• When you give a gift to someone with kids, a bag that plays "Bad to the Bone" is an awesome distraction.
  • I think next time rather than cutting all of the pieces out, and then making the notches, I will run a dado on a wide 1/2" board, and then rip the pieces.  This should be faster, neater, and more accurate.  Gang cutting six pieces at once sped things up a bit, but there is a danger the cutouts won't all be exactly the same.
  • This is a perfect project to make with only tools from my Beginner's Tool Kit - I used a BU jack plane, a marking gauge, a Ryoba saw and a 3/8" chisel.  I also used a 5pt. rip saw for ripping, a dovetail saw for cutting notches, and a 1/4" chisel for one piece that has an especially narrow notch.  I think that these extra tools are optional, and evrything could be done without them.
This is the second puzzle I have made from Fairham's book.  If you would like to see the first, see this post.
Diagonal Chinese Crosses - my First Fairham puzzles.

Tuesday, June 10, 2014

Rehab #4 Slöjd Knife

OK, the title is a little bit accidentally misleading on purpose.  It gives you the impression that I've rehabbed four knives so far, but it really is just the one.  From yesterday's post, the #4 knife is the one I rehabbed today.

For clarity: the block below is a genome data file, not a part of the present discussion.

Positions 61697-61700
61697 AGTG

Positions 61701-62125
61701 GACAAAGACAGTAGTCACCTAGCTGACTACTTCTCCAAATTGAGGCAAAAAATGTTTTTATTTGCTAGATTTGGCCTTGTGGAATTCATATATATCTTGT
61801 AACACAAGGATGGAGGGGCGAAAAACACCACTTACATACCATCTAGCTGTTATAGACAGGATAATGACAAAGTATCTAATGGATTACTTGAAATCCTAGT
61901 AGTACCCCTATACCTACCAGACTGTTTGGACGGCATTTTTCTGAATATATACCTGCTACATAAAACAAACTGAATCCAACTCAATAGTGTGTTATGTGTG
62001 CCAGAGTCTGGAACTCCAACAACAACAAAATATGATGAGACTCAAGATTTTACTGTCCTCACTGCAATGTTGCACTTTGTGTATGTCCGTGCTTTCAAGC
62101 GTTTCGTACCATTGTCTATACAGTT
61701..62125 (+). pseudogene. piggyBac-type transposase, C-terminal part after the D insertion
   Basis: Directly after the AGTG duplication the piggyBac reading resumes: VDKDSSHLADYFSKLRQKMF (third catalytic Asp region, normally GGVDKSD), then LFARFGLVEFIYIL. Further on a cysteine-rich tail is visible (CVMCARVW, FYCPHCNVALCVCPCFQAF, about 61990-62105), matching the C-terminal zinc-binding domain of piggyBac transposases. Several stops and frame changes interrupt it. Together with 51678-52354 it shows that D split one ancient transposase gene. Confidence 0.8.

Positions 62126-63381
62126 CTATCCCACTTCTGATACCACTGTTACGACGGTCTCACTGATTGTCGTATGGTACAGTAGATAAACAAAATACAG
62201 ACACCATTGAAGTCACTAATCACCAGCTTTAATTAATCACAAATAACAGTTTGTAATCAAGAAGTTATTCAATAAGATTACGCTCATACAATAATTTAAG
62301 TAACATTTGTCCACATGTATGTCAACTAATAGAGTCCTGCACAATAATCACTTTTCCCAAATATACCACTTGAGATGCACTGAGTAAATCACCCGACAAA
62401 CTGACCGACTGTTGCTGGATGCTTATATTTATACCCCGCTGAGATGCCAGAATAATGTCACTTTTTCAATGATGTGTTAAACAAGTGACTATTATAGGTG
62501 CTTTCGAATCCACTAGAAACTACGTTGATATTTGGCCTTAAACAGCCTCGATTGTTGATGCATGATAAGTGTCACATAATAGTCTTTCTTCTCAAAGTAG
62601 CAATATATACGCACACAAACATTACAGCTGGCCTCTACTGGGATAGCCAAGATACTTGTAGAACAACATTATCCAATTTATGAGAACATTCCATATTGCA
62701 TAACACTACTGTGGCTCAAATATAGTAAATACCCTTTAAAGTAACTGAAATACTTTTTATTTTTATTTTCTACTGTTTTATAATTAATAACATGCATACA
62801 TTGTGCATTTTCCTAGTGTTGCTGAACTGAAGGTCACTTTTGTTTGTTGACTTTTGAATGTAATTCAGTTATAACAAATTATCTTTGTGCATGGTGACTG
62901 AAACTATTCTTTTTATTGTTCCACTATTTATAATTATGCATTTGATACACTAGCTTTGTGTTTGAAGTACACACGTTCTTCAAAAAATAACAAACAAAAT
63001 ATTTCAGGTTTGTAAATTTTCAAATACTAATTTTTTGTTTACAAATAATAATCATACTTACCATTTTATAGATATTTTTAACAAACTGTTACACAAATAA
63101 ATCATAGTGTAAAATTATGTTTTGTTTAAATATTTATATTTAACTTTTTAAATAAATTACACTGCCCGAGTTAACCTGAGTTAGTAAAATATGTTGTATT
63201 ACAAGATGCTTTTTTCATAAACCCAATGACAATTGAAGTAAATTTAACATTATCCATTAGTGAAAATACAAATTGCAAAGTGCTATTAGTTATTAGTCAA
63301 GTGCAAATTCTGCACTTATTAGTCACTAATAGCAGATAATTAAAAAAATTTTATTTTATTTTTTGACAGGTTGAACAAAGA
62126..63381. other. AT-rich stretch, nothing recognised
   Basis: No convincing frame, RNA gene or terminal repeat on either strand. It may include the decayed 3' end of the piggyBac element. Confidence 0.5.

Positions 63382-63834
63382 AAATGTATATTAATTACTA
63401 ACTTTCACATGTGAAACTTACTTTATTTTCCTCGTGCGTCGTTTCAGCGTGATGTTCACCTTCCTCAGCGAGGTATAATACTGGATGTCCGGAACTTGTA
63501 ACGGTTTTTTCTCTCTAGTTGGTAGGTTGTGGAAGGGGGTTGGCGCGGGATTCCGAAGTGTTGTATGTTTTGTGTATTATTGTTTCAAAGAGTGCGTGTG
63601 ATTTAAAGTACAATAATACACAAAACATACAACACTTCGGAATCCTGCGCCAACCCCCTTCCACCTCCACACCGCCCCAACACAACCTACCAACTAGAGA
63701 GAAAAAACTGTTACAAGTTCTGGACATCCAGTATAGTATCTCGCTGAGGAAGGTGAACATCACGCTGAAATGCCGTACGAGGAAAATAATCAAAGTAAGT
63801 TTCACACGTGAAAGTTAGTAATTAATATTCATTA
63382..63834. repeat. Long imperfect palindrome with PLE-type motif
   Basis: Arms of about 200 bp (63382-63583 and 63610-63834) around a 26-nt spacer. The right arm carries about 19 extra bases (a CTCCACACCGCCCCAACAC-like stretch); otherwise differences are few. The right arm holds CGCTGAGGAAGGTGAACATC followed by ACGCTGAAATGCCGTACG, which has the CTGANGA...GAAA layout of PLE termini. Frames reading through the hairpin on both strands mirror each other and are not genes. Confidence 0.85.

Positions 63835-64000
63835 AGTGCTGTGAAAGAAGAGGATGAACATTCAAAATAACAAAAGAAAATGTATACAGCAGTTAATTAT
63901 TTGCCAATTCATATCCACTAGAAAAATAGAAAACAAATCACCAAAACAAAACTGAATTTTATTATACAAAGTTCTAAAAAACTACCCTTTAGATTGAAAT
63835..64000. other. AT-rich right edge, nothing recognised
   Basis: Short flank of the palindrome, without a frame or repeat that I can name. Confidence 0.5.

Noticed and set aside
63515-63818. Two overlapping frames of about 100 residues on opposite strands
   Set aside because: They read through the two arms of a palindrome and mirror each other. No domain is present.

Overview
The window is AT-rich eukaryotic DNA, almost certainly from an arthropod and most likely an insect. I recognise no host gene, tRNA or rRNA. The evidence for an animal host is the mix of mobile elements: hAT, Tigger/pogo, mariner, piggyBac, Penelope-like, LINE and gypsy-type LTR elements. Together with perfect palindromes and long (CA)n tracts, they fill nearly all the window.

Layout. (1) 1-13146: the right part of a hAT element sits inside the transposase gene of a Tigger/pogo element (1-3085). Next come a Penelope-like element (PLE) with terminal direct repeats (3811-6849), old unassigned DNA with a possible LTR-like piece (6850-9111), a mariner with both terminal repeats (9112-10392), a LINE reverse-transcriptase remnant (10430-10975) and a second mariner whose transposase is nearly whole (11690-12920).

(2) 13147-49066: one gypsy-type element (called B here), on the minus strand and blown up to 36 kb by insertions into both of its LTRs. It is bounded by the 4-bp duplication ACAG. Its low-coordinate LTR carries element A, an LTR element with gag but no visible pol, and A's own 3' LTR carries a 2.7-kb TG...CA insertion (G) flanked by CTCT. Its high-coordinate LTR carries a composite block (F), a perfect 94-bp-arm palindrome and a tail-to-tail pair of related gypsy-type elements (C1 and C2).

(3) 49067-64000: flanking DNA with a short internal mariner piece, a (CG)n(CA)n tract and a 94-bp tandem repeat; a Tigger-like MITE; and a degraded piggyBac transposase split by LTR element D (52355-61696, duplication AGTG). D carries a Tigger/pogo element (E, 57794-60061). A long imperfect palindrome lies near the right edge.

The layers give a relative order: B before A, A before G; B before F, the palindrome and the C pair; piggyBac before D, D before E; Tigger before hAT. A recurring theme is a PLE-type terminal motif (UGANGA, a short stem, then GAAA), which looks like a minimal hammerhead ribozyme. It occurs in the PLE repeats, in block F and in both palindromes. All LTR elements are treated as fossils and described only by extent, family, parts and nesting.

Before.
This knife was the only one that was a bit overly rusty.  I gave it an hour or two in citric acid yesterday to take care of the rust, and was pleased with the result.  There were only two little spots that were deformed a little bit from rust, and neither near the cutting edge.

The next problem was that the cutting edge was just about as dull as the back.  This will need some grinding.

I have been waiting for an excuse to re-mount my hand-cranked grinder to a place where it would be a bit more stable and where I could mount my tool rest.  I thought I would make my saw bench into a grinding platform when the need arises.

After excavating a huge hole in the middle, which didn't work (and had I thought the process through, I would have realized it), I settled on the below configuration.

Saw bench come grinding station.
The only problem with this configuration is that it requires the wheel to be spun backwards, and this magnificent grinding wheel doesn't like that as well.  I'll have to play with this a bit.  Too bad I don't have more space.

Moving on, I made do, and ground the knife to a rough shape.

It turned out rough, indeed.  But, going through the grits on my waterstones, I finally got a suitable edge.  It took a couple hours all together, but I suspect maintaining this edge should be easier now.
After.

Here's a better view of the logo
Not quite as pretty as the one Jonas' dad did, but it should be functional.  Now, to put it to work!